Bombshell docs reveal desperate scramble for £750k jet to airlift Brits out of Wuhan as Covid chaos exploded

Bombshell docs reveal desperate scramble for £750k jet to airlift Brits out of Wuhan as Covid chaos exploded

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SHOCKING government memos reveal the UK’s desperate scramble to airlift Brits out of China as Covid spread out of control.

For the first time, The Sun can exclusively reveal the frantic inner workings of government as they scrambled to understand a mystery virus that ended up killing more than three million people.


Hazmat-clad staff at Wuhan Railway Station on March 24, 2020[/caption]

Some of the 83 Brits and 27 foreign nationals disembark a plane RAF Brize Norton after flying in from Wuhan

A convoy of coaches on January 31, 2020 carrying Brits evacuated from Wuhan[/caption]

The 52-page dossier of emails reveals the frenzied back-and-forth between Foreign Secretary Dominic Raab and his staff as they tried to evacuate trapped Brits from Covid-infested Wuhan.

The documents reveal the logistical hell of trying to airlift Brit nationals out of China as the country itself was locking down with hazmat-clad medics roaming the streets.

Emails seen by The Sun show that advisers were warning Raab it was “almost impossible” to evacuate the expats and bring them to safety.

With phones ringing off the hook as the deadly virus took hold of the world, the Foreign Office was plunged into “crisis mode”.

As the situation spiralled out of control in Wuhan, the evacuation flight hired for £778,920 to take hundreds to safety almost didn’t make it off the ground, emails reveal.

Staff frantically fielded a barrage of questions about the uncertainty of the high-risk operation as the threat of Covid became clearer day-by-day.

Concerns about the government’s reputation and the need to keep China happy are also laid bare in the emails.

The world knew nothing about the virus at the time – and the British public were blind to the chaos that was ensuing behind closed doors.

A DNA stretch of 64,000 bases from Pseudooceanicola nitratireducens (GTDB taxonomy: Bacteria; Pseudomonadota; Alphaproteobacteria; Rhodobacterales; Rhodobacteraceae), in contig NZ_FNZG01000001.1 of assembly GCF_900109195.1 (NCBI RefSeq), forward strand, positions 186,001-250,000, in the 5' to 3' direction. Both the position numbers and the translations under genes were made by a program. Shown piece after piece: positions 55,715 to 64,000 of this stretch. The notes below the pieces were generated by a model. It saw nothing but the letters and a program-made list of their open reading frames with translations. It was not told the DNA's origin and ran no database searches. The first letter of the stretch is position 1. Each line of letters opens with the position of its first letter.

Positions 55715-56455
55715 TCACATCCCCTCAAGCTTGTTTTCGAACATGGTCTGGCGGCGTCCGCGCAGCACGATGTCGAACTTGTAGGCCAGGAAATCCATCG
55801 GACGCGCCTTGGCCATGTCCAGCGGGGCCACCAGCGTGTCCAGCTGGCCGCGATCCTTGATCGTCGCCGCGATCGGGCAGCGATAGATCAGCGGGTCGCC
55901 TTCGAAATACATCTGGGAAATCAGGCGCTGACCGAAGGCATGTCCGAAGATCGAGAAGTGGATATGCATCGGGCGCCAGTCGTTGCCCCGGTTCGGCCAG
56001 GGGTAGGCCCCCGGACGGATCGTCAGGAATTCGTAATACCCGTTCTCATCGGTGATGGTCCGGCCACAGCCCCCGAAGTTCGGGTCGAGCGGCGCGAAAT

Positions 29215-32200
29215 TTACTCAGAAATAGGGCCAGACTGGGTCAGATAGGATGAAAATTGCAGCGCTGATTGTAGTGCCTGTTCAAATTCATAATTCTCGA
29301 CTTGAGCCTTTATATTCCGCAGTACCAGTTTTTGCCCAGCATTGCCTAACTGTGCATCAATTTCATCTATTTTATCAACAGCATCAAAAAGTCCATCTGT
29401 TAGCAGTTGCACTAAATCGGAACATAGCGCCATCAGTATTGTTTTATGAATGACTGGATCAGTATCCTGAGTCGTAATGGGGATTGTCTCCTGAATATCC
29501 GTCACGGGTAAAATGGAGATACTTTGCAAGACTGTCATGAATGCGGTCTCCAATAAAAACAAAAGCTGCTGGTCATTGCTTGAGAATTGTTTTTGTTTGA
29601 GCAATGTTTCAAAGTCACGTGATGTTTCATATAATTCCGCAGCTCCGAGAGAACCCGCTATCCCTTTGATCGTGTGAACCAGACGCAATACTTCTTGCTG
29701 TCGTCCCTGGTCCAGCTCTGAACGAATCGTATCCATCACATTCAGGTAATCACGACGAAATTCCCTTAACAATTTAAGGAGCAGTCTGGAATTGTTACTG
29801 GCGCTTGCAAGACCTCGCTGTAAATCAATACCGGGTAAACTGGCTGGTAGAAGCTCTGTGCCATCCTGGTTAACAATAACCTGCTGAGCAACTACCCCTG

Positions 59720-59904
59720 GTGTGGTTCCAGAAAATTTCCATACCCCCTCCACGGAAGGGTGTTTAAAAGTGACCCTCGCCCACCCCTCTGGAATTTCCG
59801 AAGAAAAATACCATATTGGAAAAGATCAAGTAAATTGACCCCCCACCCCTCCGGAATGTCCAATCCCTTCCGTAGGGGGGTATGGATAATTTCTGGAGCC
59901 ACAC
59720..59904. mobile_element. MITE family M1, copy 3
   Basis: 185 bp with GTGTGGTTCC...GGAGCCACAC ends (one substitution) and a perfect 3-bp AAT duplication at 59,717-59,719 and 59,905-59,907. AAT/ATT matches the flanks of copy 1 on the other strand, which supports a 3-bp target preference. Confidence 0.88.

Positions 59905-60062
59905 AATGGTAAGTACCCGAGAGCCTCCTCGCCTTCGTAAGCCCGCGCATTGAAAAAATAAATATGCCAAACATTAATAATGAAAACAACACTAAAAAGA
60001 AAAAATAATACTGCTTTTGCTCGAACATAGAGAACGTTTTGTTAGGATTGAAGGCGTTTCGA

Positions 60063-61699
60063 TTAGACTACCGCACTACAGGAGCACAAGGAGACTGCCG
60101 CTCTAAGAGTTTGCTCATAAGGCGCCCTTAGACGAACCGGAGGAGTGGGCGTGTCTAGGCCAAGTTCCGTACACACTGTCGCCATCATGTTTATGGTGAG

When medics in Wuhan reported a cluster of mystery “pneumonia” cases, it was impossible to predict how the next few years would unfold.

Now, The Sun is unravelling the inner workings of government during the unprecedented crisis – and uncovering what they really knew in the early days of the chaos.

Sounding the alarm

In the January and February of 2020, Britain was fumbling in the dark with the rest of the world as it grappled with the explosive spread of a mystery pathogen.

Dominic Raab – the Foreign Secretary at the time – was desperate for information, emails show.

On January 21, he asked for a “1 page note” from staff outlining everything they knew about symptoms, treatment – and how easily it spread.

Raab was told it was a new strain of coronavirus – and had never been identified in humans.

He is very worried about this issue and would like to be kept closely updated on any developments

Foreign Office staffer

Staff relayed China’s claims that the first cases were traced to a live animal market in Wuhan – but they acknowledged “it is unclear from which species of animal the virus originated”.

Four years later, the origins of the virus – and “animal of origin” – has still not been identified after China X, Y, Z.

Two days later, as the situation moved at pace, staff asked Raab for approval to update travel advice to Wuhan.

Raab agreed to the change – but was “very worried”.

The email said: “The Foreign Secretary… asked me to underline that he is very worried about this issue and would like to be kept closely updated on any developments.”

At this time, on January 23, the Foreign Office advised against “all but essential travel to Wuhan” – and wanted their own staff as well as Brit nationals to remain in the city.